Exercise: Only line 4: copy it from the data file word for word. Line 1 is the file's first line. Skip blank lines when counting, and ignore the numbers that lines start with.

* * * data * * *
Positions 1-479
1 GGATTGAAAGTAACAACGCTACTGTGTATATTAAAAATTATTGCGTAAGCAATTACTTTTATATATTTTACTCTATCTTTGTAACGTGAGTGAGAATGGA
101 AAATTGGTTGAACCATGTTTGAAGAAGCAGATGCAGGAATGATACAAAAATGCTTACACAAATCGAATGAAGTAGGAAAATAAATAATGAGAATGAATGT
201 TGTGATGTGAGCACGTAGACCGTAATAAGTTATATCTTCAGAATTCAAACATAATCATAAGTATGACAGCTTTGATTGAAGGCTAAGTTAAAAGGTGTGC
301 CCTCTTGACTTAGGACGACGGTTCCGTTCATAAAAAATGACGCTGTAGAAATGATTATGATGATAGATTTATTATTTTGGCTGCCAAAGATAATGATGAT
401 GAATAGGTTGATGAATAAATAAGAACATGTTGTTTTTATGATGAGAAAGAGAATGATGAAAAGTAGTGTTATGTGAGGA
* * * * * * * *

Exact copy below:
201 TGTGATGTGAGCACGTAGACCGTAATAAGTTATATCTTCAGAATTCAAACATAATCATAAGTATGACAGCTTTGATTGAAGGCTAAGTTAAAAGGTGTGC